Chris Marker Notes from the Era of Imperfect Memory

Spiral Staircase into the Zone

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It’s an off week in the waning era of imperfect memory. So in weak association to the spiral trope in Chris Marker’s vision of time, we offer you a link to spiral images on a site dedicated exclusively to . . . stairs: Justin Anthony’s www.stairporn.org/spiral_stairs/

Hotel Josef in Prague

Sans Soleil Spirals

He wrote me that only one film had been capable of portraying impossible memory—insane memory: Alfred Hitchcock’s Vertigo. In the spiral of the titles he saw time covering a field ever wider as it moved away, a cyclone whose present moment contains motionless the eye.

He had driven up and down the hills of San Francisco where Jimmy Stewart, Scotty, follows Kim Novak, Madeline. It seems to be a question of trailing, of enigma, of murder, but in truth it’s a question of power and freedom, of melancholy and dazzlement, so carefully coded within the spiral that you could miss it, and not discover immediately that this vertigo of space in reality stands for the vertigo of time.

He had followed all the trails. Even to the cemetery at Mission Dolores where Madeline came to pray at the grave of a woman long since dead, whom she should not have known. He followed Madeline—as Scotty had done—to the Museum at the Legion of Honor, before the portrait of a dead woman she should not have known. And on the portrait, as in Madeline’s hair, the spiral of time.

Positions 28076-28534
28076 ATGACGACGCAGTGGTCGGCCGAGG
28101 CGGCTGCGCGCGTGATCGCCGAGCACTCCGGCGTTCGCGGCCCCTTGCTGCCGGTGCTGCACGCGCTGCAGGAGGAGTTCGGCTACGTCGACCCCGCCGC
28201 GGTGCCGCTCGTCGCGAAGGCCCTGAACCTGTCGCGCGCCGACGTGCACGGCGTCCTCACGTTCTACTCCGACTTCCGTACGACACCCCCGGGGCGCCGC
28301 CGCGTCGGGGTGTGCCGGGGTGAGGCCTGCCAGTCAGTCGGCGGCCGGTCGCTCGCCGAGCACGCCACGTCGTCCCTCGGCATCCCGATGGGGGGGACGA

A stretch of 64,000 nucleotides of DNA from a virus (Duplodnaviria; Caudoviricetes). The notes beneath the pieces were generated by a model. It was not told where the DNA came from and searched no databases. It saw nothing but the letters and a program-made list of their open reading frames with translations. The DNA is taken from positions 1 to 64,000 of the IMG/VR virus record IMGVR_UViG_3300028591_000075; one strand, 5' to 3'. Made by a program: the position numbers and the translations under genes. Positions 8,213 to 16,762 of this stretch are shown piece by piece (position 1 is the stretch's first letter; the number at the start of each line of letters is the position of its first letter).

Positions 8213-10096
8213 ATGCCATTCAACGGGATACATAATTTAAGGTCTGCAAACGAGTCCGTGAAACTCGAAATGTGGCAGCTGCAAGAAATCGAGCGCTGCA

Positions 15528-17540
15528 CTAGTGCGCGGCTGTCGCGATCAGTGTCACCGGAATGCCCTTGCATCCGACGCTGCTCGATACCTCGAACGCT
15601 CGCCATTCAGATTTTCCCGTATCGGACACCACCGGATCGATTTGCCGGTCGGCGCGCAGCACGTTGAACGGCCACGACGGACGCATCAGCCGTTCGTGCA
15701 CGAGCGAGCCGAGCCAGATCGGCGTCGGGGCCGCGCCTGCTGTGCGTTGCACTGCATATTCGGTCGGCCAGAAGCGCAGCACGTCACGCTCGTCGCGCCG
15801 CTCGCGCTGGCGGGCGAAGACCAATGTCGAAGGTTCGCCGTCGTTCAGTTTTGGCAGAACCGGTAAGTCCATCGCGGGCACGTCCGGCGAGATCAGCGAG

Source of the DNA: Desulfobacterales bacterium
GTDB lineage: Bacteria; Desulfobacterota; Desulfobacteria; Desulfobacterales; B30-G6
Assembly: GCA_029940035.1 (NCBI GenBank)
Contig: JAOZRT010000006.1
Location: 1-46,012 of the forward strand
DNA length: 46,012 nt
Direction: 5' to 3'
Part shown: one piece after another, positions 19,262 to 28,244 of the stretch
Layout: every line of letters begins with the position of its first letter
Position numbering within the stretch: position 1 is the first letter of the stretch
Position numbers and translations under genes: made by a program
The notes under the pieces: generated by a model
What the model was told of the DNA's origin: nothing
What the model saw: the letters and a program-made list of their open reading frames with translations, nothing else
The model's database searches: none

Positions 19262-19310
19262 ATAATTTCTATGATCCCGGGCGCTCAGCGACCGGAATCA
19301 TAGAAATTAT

And then in its turn the journey entered the ‘zone,’ and Hayao showed me my images already affected by the moss of time, freed of the lie that had prolonged the existence of those moments swallowed by the spiral.

PS: Here’s another tidbit on the 50th anniversary celebration of Vertigo held recently last month in San Francisco: sfcitizen.com.

Texts courtesy of markertext.com. Photo of Hotel Josef in Prague courtesy of stairporn.org. Thanks to our photographer and feline-loving friend mica for the spiral staircase link. For more on sacred geometry, here’s a jump start.

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Chris Marker Notes from the Era of Imperfect Memory

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